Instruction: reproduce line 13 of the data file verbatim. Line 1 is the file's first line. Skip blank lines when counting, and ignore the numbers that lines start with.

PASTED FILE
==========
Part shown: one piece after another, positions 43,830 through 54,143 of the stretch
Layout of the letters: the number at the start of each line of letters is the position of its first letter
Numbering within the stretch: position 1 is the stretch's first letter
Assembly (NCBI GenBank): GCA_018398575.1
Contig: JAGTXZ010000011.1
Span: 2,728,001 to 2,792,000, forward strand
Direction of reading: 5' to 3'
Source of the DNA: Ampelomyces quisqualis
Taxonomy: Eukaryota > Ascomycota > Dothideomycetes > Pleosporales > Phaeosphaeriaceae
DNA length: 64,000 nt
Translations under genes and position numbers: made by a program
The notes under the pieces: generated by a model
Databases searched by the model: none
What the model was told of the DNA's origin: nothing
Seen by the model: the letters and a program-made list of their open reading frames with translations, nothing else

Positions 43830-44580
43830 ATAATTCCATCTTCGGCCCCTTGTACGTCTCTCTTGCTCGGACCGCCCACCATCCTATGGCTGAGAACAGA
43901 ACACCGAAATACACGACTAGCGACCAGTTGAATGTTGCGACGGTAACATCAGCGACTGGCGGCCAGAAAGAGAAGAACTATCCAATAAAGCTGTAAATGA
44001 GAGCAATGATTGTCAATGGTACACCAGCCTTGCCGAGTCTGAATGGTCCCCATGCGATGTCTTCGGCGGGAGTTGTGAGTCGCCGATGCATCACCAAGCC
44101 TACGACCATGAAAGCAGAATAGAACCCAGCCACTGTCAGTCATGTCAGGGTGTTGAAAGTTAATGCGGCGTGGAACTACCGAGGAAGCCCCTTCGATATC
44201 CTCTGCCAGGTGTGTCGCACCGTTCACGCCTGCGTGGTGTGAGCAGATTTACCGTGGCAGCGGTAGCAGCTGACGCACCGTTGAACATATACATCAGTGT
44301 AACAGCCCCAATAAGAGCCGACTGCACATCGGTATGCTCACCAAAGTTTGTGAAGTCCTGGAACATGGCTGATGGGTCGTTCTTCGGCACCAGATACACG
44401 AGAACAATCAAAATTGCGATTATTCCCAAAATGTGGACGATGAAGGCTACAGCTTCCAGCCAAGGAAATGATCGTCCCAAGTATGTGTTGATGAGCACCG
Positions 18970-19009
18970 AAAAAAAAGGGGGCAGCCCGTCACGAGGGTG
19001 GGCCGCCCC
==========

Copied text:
Databases searched by the model: none